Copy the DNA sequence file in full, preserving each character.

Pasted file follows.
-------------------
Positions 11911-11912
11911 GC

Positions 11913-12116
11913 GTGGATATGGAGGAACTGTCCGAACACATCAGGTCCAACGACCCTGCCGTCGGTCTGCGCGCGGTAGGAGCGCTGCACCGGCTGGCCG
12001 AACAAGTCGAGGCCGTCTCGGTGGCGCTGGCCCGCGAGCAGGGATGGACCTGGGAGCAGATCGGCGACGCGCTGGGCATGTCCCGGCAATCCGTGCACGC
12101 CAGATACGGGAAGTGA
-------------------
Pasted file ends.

Positions 11911-11912
11911 GC

Positions 11913-12116
11913 GTGGATATGGAGGAACTGTCCGAACACATCAGGTCCAACGACCCTGCCGTCGGTCTGCGCGCGGTAGGAGCGCTGCACCGGCTGGCCG
12001 AACAAGTCGAGGCCGTCTCGGTGGCGCTGGCCCGCGAGCAGGGATGGACCTGGGAGCAGATCGGCGACGCGCTGGGCATGTCCCGGCAATCCGTGCACGC
12101 CAGATACGGGAAGTGA